Perhaps Carnegie thought that people would believe in a religion if there was already a text for it (of which he could claim to be the prophet of). Or, he himself was in awe of the Bible, as someone said it brought about war, and really did see it as a weapon. I wouldn't say this makes him dumb, but a believer - however, the wrong kind of believer.
This comes to point at the beautiful twist, which no, I didn't see coming, but my mind was blown nonetheless. It's a great twist because the clues are all there - he has very sharp hearing, and he even fights in darkness, etc. On top of that, I believe there is some type of "holy assitance" in the movie, like he's a prophet with some entity's agenda. He has a higher being guiding some of his actions and speaking through him (which explains why he has the entire book in his head.) The twist that the book was braille was brilliant, and the symbolism of Carnegie being himself "blind" to the word is just great writing. The "seeing blind man" that was Eli is a clever borrowing from the Bible, and really rounds up all of the religious ideas that are interwoven with "in-between bloody battles." I personally loved each "bloody battle," because of their smoothness (like that one-shot bonanza at the house), and that they contributed to the idea this was meant to feel like a western. Come to think of it, of course the character is a legend, but Washington doesn't make for a bad "Man With No Name." His own version, of course.
What did you think of the twist? And did you really think that the "religion is power" idea was briefly spoken about? It seemed pretty recurring throughout. Though the imagery of "the light" confuses me, because in religious context, wouldn't "seeing the light" be a good thing?
There are two options for the twist of Eli being blind...
1. He believes he's chosen. This would mean he's simply the best blind fighter ever. Sure, a blind man can hear a chainsaw coming at his head, but wouldn't that also mean he couldn't hear the silent knife coming at him at the same time? He also would simply happen to be right about the idea of heading west to Alcatraz. Plus, every move he makes is a confident one, he never stumbles. That would be amazing if all this happened because Eli was crazy and heard a voice.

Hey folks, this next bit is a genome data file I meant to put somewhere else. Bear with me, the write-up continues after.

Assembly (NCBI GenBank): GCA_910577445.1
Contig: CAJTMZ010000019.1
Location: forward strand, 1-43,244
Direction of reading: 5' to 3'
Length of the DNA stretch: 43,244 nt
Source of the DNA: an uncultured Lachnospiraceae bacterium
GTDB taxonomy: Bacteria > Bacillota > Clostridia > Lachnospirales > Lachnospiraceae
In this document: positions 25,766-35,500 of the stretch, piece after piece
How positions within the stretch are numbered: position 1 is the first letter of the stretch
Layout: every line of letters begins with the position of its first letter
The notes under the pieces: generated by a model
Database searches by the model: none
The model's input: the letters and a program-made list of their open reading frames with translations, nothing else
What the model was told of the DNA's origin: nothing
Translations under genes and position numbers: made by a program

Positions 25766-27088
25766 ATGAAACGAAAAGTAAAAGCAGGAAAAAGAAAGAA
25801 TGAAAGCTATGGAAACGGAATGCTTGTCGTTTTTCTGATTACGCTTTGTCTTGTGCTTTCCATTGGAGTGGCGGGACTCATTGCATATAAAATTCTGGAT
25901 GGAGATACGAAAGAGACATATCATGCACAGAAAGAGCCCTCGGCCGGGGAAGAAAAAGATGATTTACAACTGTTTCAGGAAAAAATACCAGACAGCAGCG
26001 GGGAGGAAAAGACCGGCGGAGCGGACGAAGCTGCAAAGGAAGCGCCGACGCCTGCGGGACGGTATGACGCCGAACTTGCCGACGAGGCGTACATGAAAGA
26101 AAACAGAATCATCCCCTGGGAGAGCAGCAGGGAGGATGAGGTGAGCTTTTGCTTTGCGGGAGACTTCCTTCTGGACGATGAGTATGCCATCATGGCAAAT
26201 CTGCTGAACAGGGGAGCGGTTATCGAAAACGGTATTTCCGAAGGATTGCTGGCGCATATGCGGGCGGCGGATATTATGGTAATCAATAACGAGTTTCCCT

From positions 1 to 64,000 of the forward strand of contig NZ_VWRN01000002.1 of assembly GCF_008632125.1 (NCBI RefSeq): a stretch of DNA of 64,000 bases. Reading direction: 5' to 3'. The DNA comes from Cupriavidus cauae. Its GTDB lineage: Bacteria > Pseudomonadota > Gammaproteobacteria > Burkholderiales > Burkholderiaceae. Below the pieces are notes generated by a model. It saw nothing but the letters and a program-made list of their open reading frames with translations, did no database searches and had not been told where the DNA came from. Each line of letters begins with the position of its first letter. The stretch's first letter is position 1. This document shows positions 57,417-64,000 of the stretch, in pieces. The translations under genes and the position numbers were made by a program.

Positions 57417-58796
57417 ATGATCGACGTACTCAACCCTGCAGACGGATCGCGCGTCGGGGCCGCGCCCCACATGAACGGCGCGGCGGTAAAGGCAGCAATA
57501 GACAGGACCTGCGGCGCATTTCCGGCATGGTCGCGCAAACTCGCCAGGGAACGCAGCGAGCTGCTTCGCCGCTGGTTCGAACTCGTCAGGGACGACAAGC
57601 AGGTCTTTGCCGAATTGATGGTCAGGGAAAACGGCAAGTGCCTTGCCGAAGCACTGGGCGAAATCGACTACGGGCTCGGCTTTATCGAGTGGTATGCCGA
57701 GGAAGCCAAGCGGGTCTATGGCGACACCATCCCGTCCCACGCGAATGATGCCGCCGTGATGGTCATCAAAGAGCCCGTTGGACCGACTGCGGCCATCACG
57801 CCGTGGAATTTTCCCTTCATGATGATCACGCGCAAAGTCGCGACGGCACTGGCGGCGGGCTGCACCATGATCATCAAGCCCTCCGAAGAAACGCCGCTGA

2. He is chosen. And if he was chosen, it would be the Christian God leading him. So God did speak to him. We never hear him say, "I used to be in the Army." Or anything like that to explain his fighting abilities. God helps. God is not a matter of faith, but a fact in this world. It's just that he's really only officially made his presence known to Eli, so Eli can complete the mission at hand. But here's the thing, this God really doesn't yield that much power, or he just feels like kind of helping Eli out. Think about it. Eli has been walking for 30 years. Why? Because he's blind and doesn't know his way around. That's why he always sticks to roads. Plus, this God doesn't care about each individual life, as he's totally willing to help, or allow Eli to kill. Very old testament. But here's the thing that's nuts ... God helps Eli, Eli succeeds in getting the Bible to the library with a hippie-like man played by Malcolm McDowell in charge. Does the hippie strike you as Christian? Does he seem to think this is the key to getting society back on track? Nope. He's a book nut. Loves them. And he thinks it's exciting to score a bible because they don't have one. And the exciting conclusion to this 30-year odyssey? The book sits on a shelf, in the religious section, next to the Torah. That's it. Solara doesn't strike me as someone who will walk the Earth spreading the gospel. She doesn't have a copy of the book (we don't think). I just figure she's going to try and rescue her mother. So there is no obvious reason why Eli came into the lives of these particular people. There's no reason why God led him to this people, or that town. Did the Torah go through a similar journey to end up on a shelf? Sure, God supposedly works in mysterious ways, but man.